In December 2014, Texas and 25 other states sued to stop the implementation of DAPA and expansion of DACA. In February 2015, Judge Hanen issued a nationwide injunction blocking both initiatives. The case made its way to the U.S. Supreme Court, which last month refused to rehear the case after deadlocking and issuing no decision in June.

The complaint filed today is available at www.nilc.org/wp-content/uploads/2016/11/Sanchez-Ponce-v-Baran-complaint-2016-11-03.pdf.

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New NILC Reports Detail the Racist Origins of SB 1070, but Also New State and Local Inclusive Policies

FOR IMMEDIATE RELEASE
November 3, 2016

CONTACT
Juan Gastelum, gastelum@nilc.org, 213-375-3149

New NILC Reports Detail the Racist Origins of SB 1070, but Also New State and Local Inclusive Policies

As legislative sessions and legal disputes wind down, we try to take stock of how they’ve played out, including the lessons they’ve taught us and our movement. We’ve summarized some of what we’ve learned in two new (but very different) reports.

One report unmasks details about the racism and xenophobia out of which one the most notorious state anti-immigrant laws to date, Arizona’s SB 1070, was born. The second report, on the other hand, summarizes some of the remarkably productive and inclusive developments at the state and local levels that came out of this year’s legislative sessions.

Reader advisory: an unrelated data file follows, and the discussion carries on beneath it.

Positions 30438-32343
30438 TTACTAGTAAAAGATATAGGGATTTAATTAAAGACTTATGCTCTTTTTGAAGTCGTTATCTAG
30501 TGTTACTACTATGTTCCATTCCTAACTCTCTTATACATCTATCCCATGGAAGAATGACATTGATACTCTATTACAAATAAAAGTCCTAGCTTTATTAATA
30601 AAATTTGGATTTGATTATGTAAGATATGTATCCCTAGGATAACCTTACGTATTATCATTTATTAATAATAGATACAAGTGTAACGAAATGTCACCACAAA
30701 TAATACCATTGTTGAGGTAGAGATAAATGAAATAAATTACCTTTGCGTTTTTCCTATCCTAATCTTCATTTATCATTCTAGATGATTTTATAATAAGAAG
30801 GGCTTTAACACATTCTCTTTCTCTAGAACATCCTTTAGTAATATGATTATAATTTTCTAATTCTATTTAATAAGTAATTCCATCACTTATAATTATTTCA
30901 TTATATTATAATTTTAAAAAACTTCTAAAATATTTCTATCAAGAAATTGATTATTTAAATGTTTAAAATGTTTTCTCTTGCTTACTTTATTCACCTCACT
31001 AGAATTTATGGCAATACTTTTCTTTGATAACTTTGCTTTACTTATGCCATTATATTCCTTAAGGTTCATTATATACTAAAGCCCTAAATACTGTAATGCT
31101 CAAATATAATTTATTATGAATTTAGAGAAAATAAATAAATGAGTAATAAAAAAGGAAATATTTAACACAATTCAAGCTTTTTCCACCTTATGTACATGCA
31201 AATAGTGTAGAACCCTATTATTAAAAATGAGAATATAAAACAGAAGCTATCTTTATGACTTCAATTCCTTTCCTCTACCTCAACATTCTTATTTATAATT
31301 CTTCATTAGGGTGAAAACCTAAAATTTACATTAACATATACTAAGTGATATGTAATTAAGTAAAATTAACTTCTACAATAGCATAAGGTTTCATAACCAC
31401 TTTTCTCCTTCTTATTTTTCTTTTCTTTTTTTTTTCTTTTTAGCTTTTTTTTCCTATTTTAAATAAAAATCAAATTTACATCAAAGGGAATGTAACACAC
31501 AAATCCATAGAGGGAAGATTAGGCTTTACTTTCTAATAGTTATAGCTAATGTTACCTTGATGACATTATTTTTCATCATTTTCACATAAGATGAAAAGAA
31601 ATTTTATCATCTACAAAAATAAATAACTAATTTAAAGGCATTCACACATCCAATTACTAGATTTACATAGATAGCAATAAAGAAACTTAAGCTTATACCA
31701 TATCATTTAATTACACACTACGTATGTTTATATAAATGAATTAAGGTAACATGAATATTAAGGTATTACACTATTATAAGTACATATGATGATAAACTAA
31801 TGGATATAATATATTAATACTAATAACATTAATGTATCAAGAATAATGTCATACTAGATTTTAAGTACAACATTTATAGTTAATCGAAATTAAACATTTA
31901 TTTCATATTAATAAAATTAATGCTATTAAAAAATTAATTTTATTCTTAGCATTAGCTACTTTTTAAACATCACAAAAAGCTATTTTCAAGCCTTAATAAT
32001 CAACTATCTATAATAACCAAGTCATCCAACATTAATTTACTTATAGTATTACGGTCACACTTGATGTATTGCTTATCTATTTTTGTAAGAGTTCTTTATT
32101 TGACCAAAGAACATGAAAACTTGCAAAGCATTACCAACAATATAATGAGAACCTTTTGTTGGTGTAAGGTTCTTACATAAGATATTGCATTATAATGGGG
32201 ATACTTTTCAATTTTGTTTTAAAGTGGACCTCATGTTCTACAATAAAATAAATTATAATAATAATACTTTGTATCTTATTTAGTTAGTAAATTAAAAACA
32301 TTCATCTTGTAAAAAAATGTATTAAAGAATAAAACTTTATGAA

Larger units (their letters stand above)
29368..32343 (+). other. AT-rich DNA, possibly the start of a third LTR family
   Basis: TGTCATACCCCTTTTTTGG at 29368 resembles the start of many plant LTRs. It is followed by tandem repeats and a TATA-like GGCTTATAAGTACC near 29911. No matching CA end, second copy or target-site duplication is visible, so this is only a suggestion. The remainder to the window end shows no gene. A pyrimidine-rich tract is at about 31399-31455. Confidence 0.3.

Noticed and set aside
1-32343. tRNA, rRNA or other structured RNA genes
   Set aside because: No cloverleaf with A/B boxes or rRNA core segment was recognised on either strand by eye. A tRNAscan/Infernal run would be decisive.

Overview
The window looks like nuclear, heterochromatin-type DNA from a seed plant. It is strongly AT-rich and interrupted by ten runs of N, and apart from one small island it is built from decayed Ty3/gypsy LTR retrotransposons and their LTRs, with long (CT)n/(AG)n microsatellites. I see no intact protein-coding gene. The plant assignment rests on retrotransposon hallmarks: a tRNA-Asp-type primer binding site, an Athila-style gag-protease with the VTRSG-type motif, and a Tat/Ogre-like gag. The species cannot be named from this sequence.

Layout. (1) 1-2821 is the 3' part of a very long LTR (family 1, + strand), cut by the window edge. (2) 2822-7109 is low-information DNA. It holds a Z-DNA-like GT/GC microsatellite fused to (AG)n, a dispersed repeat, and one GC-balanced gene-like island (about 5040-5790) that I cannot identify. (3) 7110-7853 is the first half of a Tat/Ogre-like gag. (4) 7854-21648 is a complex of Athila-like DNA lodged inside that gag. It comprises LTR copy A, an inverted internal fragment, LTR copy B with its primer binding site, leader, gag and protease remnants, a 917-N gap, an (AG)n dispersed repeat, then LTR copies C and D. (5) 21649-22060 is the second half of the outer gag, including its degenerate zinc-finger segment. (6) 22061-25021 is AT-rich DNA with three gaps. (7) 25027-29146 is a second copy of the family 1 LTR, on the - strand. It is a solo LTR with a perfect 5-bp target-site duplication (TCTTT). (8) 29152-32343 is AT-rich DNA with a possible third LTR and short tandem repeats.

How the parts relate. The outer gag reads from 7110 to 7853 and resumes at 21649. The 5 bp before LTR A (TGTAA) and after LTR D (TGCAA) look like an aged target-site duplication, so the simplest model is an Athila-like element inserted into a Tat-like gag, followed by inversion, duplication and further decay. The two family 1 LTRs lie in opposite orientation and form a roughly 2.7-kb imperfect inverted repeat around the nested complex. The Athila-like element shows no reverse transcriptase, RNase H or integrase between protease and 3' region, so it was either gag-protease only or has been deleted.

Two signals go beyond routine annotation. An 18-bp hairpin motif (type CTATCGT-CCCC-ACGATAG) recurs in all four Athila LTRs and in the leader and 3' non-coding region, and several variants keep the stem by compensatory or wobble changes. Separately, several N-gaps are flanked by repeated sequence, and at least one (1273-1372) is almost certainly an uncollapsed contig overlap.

Along Racial Lines: The Genesis of Arizona’s SB 1070 Is a Cautionary Tale of Race-based Immigration Policy. Quoting and citing emails obtained mostly through discovery in Valle del Sol v. Whiting, our civil rights lawsuit against SB 1070, we present concrete evidence that the nation’s most notorious state-level anti-immigrant law was inspired by racism and xenophobia. Emails written and sent by the law’s authors and most ardent supporters show that anti-immigrant and anti-Latino sentiment were major factors driving the law’s attrition-through-racial-profiling approach.

This report is especially important at a time when xenophobic rhetoric is at an all-time high in our national discourse. Those who have lived through the daily realities of SB 1070 in Arizona know how much damage the law has caused communities across the state and recognize that it should not be replicated on a national level.

States Reject Immigration Enforcement Measures and Advance Inclusive Policies in 2016. While a significant portion of the national conversation has, for a while, seemed mired in anti-immigrant rhetoric, many state and local lawmakers have been trying to make our communities better for all of us, regardless of where we were born. From Nebraska to California, legislators on both sides of the aisle rejected measures designed to make life miserable for immigrants, and adopted immigrant-inclusive policies instead.

Read our new report on the 2016 state legislative sessions to learn more about how immigrant-inclusive policies became law this year.